non-Traditional family structures and genomics
As I and my family await our 23andme kit to scan our genomes, family history has come back to the forefront of my thoughts. I used to be very fascinated by my own genealogy, and with adopted children, the concepts of descent, biology and culture have taken adjusted meanings for me. It’s why we have a ‘family map’ instead of a ‘family tree’. The difference between our cultural genealogy and our genetic genealogy has been become quite clear to me. Obtaining our family ancestry through these tests will bring a lot of these issues back to focus.
But there is a specific issue that is directly related to genomics, genomics tools and my family: same-gender headed household representation in pedigree and genealogy software. It’s non-existent or takes a difficult workaround to make it happen.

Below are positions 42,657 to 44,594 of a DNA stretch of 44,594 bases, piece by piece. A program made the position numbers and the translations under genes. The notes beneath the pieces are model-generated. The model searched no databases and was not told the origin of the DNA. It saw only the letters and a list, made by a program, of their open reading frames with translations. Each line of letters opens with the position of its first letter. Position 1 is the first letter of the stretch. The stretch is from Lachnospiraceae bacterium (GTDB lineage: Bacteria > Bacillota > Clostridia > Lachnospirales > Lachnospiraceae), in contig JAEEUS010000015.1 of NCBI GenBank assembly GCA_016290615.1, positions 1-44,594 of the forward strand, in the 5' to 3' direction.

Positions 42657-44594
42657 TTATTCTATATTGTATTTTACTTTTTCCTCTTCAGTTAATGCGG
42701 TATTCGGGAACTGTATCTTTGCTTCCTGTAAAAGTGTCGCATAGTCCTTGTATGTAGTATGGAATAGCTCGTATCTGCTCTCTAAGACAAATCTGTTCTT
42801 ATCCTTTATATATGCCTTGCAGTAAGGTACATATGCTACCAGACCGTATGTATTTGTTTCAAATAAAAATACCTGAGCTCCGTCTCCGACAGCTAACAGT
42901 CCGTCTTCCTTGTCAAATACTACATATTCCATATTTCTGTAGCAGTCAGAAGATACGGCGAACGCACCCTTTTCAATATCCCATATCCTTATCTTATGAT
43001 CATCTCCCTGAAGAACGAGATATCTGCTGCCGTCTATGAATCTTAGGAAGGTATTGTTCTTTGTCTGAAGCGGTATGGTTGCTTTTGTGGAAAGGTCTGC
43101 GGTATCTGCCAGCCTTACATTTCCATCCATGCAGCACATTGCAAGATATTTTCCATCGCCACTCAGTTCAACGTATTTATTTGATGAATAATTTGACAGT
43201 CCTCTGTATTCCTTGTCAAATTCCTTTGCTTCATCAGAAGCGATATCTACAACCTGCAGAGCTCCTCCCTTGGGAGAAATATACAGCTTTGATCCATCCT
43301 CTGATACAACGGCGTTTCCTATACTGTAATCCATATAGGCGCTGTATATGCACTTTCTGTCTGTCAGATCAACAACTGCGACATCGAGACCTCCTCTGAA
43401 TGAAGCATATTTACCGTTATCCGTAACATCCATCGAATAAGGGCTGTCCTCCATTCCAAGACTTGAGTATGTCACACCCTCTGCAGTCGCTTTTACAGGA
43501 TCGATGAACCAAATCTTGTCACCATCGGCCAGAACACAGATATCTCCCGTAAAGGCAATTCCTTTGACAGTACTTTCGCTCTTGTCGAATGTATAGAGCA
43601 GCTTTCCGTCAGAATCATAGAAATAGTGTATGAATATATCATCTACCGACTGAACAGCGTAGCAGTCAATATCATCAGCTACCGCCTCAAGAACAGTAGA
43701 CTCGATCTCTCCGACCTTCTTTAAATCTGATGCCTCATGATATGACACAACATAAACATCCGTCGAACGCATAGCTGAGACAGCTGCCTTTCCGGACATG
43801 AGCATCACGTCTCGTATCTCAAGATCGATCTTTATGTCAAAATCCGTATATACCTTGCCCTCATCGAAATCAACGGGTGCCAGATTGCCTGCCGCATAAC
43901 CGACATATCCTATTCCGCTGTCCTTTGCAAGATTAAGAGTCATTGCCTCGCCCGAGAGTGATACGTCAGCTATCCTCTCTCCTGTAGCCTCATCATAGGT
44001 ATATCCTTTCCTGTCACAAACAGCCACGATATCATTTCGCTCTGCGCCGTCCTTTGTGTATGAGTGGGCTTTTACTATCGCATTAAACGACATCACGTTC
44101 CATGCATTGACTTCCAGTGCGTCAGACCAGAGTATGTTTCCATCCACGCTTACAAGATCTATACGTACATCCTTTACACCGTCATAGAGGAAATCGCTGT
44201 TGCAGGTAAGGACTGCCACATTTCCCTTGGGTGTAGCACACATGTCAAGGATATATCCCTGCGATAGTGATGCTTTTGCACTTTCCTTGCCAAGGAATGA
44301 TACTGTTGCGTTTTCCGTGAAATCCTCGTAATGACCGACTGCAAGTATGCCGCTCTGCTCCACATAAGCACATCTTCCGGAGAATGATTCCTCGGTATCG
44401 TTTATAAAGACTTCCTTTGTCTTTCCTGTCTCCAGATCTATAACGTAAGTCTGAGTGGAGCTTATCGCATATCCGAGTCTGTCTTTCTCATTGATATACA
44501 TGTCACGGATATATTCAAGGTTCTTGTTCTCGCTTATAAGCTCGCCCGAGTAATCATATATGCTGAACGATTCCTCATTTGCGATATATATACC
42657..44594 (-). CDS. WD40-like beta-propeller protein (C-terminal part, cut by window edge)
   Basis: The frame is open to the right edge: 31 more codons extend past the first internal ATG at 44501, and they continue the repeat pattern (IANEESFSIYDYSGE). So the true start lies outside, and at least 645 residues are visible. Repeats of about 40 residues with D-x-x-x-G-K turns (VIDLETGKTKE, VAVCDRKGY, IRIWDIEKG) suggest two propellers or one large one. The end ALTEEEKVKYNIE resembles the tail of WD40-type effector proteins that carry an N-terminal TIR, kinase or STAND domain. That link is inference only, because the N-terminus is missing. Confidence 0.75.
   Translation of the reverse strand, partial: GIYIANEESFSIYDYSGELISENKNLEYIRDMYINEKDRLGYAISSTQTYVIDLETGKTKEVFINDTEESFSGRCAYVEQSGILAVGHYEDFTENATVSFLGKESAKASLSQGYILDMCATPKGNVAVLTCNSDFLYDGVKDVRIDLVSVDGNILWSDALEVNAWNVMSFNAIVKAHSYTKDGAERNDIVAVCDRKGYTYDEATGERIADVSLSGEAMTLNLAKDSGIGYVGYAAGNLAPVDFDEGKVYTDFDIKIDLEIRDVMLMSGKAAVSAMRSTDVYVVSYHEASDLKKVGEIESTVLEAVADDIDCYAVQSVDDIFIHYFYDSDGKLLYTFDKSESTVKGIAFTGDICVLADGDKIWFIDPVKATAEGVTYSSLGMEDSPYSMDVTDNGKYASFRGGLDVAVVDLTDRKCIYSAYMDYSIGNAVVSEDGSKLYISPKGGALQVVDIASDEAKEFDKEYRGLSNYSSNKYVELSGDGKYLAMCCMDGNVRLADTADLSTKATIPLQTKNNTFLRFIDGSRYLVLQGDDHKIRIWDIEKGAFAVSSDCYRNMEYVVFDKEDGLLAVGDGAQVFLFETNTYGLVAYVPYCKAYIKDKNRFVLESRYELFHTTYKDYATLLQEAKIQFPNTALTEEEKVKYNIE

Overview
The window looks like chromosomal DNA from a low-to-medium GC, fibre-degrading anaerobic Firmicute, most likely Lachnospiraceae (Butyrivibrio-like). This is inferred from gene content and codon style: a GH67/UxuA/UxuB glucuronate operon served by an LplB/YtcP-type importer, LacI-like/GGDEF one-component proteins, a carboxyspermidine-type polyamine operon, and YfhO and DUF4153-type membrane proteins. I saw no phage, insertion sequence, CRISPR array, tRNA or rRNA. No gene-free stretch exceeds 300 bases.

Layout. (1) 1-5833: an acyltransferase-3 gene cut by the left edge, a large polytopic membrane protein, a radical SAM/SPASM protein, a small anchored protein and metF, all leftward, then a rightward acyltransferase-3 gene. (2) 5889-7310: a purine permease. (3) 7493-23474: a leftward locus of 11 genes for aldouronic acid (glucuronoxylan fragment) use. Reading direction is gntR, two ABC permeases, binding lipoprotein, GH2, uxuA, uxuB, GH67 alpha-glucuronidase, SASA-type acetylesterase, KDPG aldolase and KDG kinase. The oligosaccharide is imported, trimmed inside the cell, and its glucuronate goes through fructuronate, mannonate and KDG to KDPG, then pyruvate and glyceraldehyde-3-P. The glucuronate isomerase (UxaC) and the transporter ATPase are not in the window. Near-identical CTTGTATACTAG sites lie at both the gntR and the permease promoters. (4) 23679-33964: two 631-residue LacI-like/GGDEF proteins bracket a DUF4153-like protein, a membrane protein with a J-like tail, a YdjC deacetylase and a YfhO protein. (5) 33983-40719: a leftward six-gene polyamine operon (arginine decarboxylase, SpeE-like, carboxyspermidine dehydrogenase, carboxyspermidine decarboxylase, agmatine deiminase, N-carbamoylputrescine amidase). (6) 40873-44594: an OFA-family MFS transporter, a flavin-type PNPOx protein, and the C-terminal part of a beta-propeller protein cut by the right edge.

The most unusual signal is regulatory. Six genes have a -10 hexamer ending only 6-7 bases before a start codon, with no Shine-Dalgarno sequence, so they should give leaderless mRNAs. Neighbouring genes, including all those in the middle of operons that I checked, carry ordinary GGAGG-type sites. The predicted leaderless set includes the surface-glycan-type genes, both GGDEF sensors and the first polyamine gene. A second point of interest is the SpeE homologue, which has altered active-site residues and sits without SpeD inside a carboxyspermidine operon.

With the rising use of personal genomics data, there is a corresponding rise in the use of pedigree software for medical purposes and genealogy software for family history purposes. Neither of these handle non-traditional family structures well. I use ‘non-traditional’ lightly here though because even though same-gender headed households might be relatively new as a recognized family structure, the concept of family can be quite fluid across time and cultures. What is traditional and considered the ‘norm’ today in US culture (nuclear families of two genders with children born to them) for ‘family’, is obviously not the case in the past, nor in contemporary cultures in other parts of the world.
A paper published last year entitled When Family Means More (or less) than Genetics by Burns and Edwards focuses on this inability of current tools to model family histories that aren’t within this norm. As they state:
One challenge in using family history as a health technology is that the geneticist or clinician defines family based on biology, whereas individuals often include those linked socially.